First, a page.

Agencies Need to Empower Former Displaced Persons for Self-reliance: Nigerian Bishop

Poster announcing the commissioning event. Credit : Courtesy Photo

There is a need for agencies, be they government or humanitarian, to empower former Internally Displaced Persons (IDPs), according them opportunities for self-reliance, a Nigerian Bishop has emphasized.

Speaking during the commissioning of the Sangere-Marghi IDP Resettlement Estate in Girei Local Government Area of Adamawa State in the territory covered by Yola Diocese, Bishop Stephen Dami Mamza regretted the fact that IDPs are not accorded opportunities to work toward self-reliance.

“We appeal to government and humanitarian actors that displaced persons need to be given opportunities to be productive and self-reliant, as against being passive recipients of aid, which results in dependency syndrome,” Bishop Mamza said during the Monday, April 12 event.

The Nigerian Bishop who has been at the helm of Yola Diocese since April 2011 added that the leadership of the West African country should “treat displaced populations as contributors to local development by giving them access to socioeconomic activity.”


“These former IDPs need to receive strong reintegration and rehabilitation support to build their livelihoods and contribute to long-term economic and political development,” he said, adding that former displaced persons need “reintegration and rehabilitation support to promote long-term economic and social development.”

With proper support, the 51-year-old Bishop said, former displaced persons can serve as critical and essential human resources toward the rebuilding of the host communities where they resettle.

The resettlement of the displaced persons can “represent a visible end to violent conflict, legitimize the new political order, and restore normal life for the conflict-affected population,” the Bishop who has been recognized widely for his peace initiatives in Nigeria further said.

During the April 12 event, Bishop Mamza commissioned 43 apartments, which are divided into two houses each, to accommodate at least 86 families who have been camping at St. Theresa’s Cathedral of Yola Diocese for at least five years following the Boko Haram insurgency.

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Besides the houses, the project which lies on a 10-hectare piece of land comprises a primary school, health facility, five boreholes, a church and a mosque.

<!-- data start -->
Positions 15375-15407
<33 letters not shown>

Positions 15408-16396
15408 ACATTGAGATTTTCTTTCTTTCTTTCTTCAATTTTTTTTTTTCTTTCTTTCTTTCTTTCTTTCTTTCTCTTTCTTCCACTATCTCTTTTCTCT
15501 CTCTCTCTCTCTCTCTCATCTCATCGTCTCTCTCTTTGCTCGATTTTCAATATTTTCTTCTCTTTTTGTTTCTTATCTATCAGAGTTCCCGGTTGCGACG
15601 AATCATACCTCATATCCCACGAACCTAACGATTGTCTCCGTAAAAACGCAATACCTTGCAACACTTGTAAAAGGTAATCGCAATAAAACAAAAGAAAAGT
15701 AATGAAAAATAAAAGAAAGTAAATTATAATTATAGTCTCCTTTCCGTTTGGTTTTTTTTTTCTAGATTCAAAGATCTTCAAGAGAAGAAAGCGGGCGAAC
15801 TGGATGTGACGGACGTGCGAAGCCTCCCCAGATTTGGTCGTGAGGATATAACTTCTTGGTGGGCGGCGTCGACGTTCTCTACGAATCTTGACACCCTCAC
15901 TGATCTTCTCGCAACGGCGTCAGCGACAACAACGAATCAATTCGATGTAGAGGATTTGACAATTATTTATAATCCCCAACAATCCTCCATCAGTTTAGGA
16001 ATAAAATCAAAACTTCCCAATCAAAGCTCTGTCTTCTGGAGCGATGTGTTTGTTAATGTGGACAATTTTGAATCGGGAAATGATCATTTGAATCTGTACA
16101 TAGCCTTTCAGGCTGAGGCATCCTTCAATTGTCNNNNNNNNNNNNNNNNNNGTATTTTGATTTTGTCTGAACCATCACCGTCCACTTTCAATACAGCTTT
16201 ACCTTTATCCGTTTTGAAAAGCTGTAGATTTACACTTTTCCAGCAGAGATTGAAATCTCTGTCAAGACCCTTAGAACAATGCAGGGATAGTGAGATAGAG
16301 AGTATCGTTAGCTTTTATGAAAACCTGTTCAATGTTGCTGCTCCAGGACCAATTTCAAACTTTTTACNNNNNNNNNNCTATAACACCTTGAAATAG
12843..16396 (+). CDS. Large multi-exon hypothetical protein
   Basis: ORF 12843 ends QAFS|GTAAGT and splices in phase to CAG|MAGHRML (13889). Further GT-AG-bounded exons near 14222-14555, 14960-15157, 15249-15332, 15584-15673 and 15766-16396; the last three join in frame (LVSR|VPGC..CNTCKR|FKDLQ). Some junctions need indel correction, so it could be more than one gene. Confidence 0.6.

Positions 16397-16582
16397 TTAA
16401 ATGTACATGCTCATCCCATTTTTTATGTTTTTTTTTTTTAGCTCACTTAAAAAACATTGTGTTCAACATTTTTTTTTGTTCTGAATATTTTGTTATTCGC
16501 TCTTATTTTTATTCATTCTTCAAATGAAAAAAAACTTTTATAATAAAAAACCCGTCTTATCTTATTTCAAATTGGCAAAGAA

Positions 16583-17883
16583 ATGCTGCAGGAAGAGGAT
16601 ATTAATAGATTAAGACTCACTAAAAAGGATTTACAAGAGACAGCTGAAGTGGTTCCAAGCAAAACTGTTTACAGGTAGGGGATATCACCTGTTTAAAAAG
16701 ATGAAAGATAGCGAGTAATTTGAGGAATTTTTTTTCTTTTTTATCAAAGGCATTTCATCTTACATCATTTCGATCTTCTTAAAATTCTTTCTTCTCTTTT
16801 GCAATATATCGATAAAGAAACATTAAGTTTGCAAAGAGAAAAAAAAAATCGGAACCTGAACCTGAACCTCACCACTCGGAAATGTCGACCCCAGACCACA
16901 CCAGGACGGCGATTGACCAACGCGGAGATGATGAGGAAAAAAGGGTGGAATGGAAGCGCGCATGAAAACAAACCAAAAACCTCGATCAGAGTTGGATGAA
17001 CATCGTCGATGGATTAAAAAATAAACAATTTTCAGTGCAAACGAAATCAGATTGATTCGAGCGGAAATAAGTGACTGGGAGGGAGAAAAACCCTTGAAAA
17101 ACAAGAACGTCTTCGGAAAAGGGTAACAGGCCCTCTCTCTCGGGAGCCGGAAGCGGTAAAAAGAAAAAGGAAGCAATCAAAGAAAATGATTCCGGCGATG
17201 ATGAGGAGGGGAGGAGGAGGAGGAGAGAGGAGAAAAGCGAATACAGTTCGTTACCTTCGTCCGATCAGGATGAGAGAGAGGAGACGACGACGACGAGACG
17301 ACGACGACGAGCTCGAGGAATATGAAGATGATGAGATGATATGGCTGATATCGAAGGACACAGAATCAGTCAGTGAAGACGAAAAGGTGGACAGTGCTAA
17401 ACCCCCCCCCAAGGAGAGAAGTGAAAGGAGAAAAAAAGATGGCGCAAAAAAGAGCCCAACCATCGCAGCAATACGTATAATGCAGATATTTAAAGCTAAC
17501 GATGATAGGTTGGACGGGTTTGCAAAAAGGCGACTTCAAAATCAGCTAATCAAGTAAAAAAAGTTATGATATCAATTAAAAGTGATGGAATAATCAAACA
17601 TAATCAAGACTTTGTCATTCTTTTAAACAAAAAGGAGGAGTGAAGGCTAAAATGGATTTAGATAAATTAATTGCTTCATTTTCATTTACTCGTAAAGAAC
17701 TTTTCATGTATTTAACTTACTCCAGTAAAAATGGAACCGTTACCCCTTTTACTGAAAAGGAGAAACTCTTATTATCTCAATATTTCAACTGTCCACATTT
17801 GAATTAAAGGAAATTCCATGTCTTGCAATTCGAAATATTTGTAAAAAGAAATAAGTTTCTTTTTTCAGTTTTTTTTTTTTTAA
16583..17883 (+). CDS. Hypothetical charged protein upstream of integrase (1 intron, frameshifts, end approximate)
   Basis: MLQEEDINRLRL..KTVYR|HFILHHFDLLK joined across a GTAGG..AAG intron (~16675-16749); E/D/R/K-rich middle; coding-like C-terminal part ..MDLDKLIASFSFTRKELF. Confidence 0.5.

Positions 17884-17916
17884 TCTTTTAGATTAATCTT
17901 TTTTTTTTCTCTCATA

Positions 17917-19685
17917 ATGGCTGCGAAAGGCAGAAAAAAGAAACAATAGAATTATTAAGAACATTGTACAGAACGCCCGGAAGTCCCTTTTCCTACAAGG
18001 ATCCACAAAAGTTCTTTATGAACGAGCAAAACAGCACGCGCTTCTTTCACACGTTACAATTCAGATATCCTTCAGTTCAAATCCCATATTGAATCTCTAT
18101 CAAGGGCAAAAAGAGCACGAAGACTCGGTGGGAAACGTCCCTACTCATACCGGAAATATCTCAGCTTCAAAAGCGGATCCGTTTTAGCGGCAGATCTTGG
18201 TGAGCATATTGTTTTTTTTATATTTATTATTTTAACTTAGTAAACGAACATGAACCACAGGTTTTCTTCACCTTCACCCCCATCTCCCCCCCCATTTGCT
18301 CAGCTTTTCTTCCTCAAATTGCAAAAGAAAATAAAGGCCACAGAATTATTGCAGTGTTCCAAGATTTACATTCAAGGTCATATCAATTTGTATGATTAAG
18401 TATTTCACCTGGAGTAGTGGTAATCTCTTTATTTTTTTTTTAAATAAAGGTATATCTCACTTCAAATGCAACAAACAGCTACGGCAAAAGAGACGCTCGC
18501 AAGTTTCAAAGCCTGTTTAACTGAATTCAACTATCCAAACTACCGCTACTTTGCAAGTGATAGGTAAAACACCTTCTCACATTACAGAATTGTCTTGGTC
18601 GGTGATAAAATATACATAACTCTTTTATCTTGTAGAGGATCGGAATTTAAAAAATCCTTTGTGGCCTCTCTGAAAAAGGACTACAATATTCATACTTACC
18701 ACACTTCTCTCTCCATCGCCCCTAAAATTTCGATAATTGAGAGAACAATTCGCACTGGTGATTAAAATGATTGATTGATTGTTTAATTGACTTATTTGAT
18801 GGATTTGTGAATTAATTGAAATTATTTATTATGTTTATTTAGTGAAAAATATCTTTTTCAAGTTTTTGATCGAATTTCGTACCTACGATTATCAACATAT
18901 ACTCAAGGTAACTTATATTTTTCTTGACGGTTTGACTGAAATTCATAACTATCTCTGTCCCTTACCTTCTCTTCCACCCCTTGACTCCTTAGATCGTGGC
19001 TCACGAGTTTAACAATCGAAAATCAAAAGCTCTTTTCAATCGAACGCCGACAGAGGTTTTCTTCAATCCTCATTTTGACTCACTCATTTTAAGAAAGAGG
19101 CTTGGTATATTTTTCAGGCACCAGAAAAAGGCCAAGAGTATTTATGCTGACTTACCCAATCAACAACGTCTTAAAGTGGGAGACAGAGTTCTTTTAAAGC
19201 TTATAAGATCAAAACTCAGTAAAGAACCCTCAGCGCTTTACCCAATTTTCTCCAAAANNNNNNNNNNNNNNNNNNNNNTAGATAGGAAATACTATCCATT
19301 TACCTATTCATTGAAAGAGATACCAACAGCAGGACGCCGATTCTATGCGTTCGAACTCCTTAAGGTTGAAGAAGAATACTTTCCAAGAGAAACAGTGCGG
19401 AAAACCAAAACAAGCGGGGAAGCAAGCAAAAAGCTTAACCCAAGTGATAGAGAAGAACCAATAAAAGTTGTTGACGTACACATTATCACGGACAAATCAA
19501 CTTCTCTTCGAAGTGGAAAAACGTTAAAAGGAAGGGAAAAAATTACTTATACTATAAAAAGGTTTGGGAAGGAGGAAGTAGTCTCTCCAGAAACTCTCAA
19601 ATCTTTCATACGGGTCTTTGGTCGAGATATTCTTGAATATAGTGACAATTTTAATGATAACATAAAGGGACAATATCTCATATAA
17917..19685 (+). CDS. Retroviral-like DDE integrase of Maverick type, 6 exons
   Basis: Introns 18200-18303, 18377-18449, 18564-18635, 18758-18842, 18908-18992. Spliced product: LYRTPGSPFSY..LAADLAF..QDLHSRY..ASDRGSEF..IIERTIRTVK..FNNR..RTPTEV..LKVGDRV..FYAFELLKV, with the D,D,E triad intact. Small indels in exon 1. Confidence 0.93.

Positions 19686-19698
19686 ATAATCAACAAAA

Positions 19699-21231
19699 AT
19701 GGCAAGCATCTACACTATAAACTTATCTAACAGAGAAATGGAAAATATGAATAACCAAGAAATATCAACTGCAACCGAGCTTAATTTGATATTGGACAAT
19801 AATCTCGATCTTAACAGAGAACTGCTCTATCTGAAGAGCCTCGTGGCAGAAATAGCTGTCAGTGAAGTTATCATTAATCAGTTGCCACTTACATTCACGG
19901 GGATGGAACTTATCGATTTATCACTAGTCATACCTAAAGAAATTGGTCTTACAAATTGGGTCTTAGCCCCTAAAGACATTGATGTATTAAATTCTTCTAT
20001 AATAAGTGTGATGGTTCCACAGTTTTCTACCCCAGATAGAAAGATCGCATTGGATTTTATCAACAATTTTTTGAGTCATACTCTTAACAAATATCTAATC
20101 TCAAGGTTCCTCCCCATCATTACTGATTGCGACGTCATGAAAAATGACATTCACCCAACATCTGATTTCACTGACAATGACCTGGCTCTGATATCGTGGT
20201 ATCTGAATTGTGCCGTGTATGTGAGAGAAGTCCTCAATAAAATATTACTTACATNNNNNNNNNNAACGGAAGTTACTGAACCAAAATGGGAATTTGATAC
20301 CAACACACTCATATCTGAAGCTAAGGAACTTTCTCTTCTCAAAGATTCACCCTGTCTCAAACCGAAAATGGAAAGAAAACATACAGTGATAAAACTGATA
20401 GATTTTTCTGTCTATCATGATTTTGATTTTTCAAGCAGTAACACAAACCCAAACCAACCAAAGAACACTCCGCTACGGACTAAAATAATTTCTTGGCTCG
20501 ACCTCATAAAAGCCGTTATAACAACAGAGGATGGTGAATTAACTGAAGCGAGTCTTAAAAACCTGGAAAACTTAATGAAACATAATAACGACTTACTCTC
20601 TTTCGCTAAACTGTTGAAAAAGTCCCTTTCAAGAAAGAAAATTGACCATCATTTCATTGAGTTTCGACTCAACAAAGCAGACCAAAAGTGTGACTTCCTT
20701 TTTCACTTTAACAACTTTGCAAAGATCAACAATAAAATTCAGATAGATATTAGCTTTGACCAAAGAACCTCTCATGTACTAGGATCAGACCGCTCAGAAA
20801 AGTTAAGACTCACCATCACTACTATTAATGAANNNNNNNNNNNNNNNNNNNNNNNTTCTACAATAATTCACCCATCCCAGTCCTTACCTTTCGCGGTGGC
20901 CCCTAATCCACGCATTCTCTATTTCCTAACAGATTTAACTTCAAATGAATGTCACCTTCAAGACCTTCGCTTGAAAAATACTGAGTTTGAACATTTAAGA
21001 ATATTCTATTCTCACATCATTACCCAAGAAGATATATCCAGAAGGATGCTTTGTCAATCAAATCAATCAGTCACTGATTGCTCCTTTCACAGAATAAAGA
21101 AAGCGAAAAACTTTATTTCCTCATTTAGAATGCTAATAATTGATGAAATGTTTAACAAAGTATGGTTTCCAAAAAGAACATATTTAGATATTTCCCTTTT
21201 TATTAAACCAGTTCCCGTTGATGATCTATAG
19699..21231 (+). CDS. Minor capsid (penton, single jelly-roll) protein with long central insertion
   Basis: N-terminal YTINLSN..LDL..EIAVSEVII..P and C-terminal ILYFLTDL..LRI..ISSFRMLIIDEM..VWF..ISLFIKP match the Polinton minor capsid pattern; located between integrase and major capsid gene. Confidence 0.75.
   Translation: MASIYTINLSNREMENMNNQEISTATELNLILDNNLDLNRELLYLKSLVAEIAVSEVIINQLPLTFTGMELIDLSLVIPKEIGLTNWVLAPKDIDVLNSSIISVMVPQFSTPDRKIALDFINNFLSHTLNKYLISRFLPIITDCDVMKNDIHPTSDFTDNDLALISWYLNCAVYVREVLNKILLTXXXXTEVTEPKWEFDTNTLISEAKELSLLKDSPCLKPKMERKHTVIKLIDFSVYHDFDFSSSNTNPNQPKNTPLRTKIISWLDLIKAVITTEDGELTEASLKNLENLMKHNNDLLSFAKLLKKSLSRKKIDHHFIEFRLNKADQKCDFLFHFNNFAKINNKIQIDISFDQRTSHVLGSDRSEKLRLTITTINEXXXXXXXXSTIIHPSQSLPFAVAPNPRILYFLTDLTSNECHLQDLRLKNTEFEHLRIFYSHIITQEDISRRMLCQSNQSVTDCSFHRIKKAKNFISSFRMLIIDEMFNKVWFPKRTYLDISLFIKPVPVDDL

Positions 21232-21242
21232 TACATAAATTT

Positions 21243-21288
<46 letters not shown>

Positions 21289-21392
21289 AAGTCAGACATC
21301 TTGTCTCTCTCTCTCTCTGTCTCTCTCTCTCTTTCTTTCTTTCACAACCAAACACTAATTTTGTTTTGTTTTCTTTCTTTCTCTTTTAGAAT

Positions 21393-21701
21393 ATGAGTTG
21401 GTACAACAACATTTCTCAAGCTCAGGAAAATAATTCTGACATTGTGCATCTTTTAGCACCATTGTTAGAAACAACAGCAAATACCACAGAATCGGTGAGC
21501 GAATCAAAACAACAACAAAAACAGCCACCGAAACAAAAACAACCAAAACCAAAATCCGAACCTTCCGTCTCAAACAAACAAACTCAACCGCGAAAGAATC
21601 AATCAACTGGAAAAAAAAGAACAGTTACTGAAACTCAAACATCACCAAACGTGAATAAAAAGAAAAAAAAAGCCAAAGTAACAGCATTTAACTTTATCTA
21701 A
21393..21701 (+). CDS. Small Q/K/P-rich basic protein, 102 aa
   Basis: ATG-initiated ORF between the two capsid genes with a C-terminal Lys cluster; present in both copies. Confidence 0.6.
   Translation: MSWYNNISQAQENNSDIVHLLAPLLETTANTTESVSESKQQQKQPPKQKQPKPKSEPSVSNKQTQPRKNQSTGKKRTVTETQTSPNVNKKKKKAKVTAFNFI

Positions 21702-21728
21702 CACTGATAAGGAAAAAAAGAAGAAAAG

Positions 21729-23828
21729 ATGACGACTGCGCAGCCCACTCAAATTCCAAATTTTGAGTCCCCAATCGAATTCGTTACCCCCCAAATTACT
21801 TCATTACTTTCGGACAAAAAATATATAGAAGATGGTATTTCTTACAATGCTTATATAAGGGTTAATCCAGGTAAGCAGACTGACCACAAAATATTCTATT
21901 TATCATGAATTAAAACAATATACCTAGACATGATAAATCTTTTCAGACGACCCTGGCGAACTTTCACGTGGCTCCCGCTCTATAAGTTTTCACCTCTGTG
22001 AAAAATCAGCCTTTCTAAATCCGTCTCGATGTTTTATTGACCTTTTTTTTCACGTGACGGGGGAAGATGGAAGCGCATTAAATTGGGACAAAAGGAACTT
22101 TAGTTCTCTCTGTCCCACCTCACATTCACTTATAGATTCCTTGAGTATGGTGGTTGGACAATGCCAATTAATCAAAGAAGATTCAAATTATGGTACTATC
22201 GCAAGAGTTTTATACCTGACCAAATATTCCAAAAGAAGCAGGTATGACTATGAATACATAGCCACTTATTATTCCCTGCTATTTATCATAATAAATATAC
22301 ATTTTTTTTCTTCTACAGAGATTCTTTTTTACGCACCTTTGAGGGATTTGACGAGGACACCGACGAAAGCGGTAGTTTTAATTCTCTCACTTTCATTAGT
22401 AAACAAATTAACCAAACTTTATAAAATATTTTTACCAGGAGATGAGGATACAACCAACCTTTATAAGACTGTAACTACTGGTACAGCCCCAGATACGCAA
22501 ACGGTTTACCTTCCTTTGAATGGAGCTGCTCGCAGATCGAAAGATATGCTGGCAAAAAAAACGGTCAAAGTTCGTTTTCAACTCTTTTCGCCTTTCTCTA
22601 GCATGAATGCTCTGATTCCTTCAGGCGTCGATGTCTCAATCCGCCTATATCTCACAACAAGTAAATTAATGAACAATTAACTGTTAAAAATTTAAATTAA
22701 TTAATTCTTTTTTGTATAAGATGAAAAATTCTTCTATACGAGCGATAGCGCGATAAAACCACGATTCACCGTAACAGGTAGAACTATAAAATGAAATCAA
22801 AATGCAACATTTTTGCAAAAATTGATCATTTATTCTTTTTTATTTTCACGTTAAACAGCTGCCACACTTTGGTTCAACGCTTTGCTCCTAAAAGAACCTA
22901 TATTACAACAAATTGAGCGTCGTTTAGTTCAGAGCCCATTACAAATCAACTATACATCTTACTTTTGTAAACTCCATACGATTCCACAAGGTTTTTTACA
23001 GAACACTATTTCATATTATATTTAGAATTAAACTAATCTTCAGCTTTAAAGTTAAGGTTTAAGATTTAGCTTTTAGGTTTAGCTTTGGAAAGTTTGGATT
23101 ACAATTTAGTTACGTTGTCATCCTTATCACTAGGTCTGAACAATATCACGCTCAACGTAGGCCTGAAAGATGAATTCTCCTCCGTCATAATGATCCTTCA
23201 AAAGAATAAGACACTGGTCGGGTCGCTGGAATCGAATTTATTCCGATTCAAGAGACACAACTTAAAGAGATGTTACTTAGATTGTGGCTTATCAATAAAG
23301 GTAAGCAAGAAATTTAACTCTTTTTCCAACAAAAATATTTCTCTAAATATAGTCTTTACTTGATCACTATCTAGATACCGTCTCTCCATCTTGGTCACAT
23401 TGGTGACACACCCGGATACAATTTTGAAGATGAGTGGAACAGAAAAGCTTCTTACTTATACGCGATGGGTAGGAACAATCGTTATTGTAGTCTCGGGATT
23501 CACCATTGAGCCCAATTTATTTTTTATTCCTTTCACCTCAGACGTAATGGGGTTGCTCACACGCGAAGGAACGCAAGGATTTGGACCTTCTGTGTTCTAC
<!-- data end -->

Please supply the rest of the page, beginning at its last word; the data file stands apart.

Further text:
In a February 8 interview with ACI Africa, Bishop Mamza said that the idea to construct permanent houses for IDPs was conceived two years ago to provide a more sustainable solution to the challenges facing those displaced from their villages and whose homes had been destroyed.

In the February interview, the Nigerian Bishop told ACI Africa that he had noted that IDPs get tired living in camps and want to start their lives afresh.

Additionally, he said, donors are becoming fatigued and it has become difficult for the Diocese to sustain the livelihoods of those living in camps for IDPs.


In his message during the April 12 event that had political and religious leaders in attendance, including Catholic Bishops Matthew Hassan Kukah and Bulus Dauwa Yohanna of Sokoto and Kontagora Dioceses respectively, Bishop Mamza urged the government to support the social development of the resettled persons.

“We continue to advocate for this population to have access to livelihoods, which will enable them to rebuild their lives and give them a sense of ownership in the reconstruction of their new resettlement here in Sangere-Marghi,” the Bishop of Yola who is serving his second term as the Chairman of the Christian Association of Nigeria (CAN) in Adamawa State said. 

Acknowledging that COVID-19 has deepened humanitarian needs and negatively affected the economy thus affecting the displaced population and other Nigerians, the Bishop appealed to the people of God in the West African country to “be moved by the milk of human kindness to help alleviate the sufferings of these our brothers and sisters in need.”

Magdalene Kahiu is a Kenyan journalist with passion in Church communication. She holds a Degree in Social Communications from the Catholic University of Eastern Africa (CUEA). Currently, she works as a journalist for ACI Africa.